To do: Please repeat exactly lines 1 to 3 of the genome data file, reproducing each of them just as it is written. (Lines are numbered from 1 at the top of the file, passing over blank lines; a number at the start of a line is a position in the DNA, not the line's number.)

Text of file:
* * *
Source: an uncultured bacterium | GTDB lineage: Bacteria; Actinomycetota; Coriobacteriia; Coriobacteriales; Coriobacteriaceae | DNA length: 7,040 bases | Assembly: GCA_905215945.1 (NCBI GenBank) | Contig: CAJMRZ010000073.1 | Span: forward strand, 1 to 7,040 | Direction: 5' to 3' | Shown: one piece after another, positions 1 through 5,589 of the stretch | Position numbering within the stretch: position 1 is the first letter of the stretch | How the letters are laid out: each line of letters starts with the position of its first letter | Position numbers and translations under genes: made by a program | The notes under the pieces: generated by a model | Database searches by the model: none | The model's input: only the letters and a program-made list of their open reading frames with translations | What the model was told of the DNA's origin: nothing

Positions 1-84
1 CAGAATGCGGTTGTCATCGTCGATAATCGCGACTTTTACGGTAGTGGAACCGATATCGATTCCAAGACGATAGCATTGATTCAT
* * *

Source: an uncultured bacterium | GTDB lineage: Bacteria; Actinomycetota; Coriobacteriia; Coriobacteriales; Coriobacteriaceae | DNA length: 7,040 bases | Assembly: GCA_905215945.1 (NCBI GenBank) | Contig: CAJMRZ010000073.1 | Span: forward strand, 1 to 7,040 | Direction: 5' to 3' | Shown: one piece after another, positions 1 through 5,589 of the stretch | Position numbering within the stretch: position 1 is the first letter of the stretch | How the letters are laid out: each line of letters starts with the position of its first letter | Position numbers and translations under genes: made by a program | The notes under the pieces: generated by a model | Database searches by the model: none | The model's input: only the letters and a program-made list of their open reading frames with translations | What the model was told of the DNA's origin: nothing

Positions 1-84
1 CAGAATGCGGTTGTCATCGTCGATAATCGCGACTTTTACGGTAGTGGAACCGATATCGATTCCAAGACGATAGCATTGATTCAT